By Veronica Gwaze
Each time celebrated social commentator Dr Rebecca Chisamba watches her shows, she is pleasantly surprised by her near-flawless handling of the programme and some off-the-cuff responses she delivers on tough questions.
Actually, she believes this is because of God’s grace.
Perhaps this is why Mai Chisamba, as she is affectionately called by her legion of followers, believes being a social commentator is a divine vocation.
“I always watch my shows and fail to understand where I get some of the things I say or responses I give during the shoot,” she told The Sunday Mail Society last week.
“It can only be the work of God. Looking back at how the journey started, I see he had all this figured out, though I initially had no confidence in myself.”
But, most legends create projects that usually collapse when they retire or upon their demise.
Most often, their children struggle to fit in their parent’s big shoes when they try to do so.
Does the founder of “Mai Chisamba Show” have a succession plan in place to safeguard her legacy?
“It is difficult to teach anyone what I do. It has to be an inborn thing. The job sometimes requires one to think on their feet as there often is no script. One has to understand the concept and intended results.
“Sometimes I host academics like professors and other big names, but God simply gives me the intelligence, agility and humour that is needed to make the show flow. How do you groom someone into all that?” quizzed the undisputed queen of talk show.
Her family has a keen interest in “Mai Chisamba Show”, including The Sunday Mail weekly column, but she reckons that does not qualify any one of them as a potential successor.
One of her daughters, Gamuchirayi, is employed at Chisamba Productions as a graphic designer.
“My family supports the show, but succession is not all about being part of the show. I love what I do and would be happy for it to be even more vibrant after my departure, hence there is need to cast the net even outside the family . . .”
Her road to stardom started when she was still a school teacher in Mhondoro.
This was after her now late headmaster Douglas Sanyahungwe seconded her to represent the school at some television auditions in Harare.
Surprisingly, she was not amused by the decision.
But unknown to her, this was to mark a new chapter in her life.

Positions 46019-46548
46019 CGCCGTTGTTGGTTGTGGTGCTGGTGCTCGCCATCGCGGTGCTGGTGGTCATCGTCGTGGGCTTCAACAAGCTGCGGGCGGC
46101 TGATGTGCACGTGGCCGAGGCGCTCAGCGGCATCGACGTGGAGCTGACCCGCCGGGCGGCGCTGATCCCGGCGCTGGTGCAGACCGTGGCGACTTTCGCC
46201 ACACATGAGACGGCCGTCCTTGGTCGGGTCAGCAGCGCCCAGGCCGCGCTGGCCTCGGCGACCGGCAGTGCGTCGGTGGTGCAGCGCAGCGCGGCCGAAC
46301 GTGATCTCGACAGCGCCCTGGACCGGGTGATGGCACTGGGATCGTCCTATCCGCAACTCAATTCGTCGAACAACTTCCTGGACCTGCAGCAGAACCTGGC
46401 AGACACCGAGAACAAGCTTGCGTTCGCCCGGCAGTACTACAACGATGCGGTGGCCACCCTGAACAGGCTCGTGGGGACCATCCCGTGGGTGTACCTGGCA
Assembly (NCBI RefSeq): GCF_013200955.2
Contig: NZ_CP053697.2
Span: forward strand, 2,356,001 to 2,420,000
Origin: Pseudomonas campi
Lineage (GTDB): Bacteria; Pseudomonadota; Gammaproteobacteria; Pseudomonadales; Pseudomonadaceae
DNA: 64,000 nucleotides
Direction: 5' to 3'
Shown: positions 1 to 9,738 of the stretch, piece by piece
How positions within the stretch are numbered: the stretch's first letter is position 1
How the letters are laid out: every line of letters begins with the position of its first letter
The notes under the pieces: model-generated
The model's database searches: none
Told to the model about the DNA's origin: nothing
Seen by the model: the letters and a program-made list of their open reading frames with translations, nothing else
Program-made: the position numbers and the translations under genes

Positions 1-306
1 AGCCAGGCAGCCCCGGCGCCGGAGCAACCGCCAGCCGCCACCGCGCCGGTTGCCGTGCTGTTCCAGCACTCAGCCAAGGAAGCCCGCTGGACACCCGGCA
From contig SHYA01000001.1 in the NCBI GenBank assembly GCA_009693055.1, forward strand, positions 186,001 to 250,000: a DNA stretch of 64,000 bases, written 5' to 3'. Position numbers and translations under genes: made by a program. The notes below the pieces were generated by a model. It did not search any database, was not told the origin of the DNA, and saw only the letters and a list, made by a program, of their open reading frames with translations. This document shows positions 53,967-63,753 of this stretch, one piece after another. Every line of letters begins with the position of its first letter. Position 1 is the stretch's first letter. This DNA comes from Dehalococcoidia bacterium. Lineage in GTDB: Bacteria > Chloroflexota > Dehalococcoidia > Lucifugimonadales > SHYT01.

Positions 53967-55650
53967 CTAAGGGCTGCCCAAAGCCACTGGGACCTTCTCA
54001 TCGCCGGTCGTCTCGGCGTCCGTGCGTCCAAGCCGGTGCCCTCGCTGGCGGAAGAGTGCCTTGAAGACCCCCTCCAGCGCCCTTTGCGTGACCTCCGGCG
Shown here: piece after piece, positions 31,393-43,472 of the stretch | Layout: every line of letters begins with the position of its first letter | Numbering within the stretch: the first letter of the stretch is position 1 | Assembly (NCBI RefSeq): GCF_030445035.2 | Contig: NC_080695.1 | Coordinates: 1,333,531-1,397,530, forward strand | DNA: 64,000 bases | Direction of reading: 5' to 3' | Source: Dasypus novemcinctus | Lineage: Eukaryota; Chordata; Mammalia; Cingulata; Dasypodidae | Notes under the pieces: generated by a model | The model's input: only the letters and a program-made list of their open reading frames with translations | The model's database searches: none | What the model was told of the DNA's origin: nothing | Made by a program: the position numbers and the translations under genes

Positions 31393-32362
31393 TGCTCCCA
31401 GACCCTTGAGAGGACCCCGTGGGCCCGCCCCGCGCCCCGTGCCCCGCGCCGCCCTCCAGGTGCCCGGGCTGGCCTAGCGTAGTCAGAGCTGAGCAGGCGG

“I have now achieved a lot in life because of a path that he created for me. To date, I still feel he passed on before I could thank him enough. However, I frequently visit his family with some groceries just to appreciate what he did for me.”
Mai Chisamba’s following continues to grow with each passing day.
Ordinarily, this means more work for the wife and mother of five.
“The job is demanding, hence I have to plan carefully to balance my professional and private life, though it is difficult at times. I never compromise my family time.
“. . . to create a balance, I have enlisted the services of a personal assistant who plans my schedule and ensures that I catch up with all programmes.”
However, some of her followers call her during odd hours of the day for advice on different issues.
“I sometimes work around the
clock because my work means a lot out there. I used to switch off my phones at night until I realised that I need to be reachable every time,” she added with a chuckle.
Away from work, she is a friendly and fun-loving character.
She is so open that her children consider her a “friend”and others prefer using her professional title, Mai Chisamba.
However, she barely talks about her children in public as they value their privacy.
Like many other people around the globe, her programmes have been affected by the coronavirus pandemic.
But where there is a will there is a way.
Technology is increasingly making it possible to have a strong presence online.
“Covid-19 affected us a lot, but there is always a silver lining in every difficult situation. Online marketing platforms have boosted our following across borders,” she said.
But, how does she select topics to tackle on her shows?
“Every week is a new project because society evolves, new issues emerge and we need to address them, thus we are constantly researching and consulting widely. Society, particularly families, remain the core focus.”
Speaking rich Shona is one of her trademarks.
“I am an ambassador of local languages and I want to show the world that we can do anything in our languages. I feel proud of local artistes who now create and promote content in our languages.”
With more than 30 accolades under her belt, Mai Chisamba is a motivational speaker at universities, marriage counsellor and a trusted voice in churches and organisations within and beyond borders.
She has five children, two boys and three girls and five grandchildren. The Sunday Mail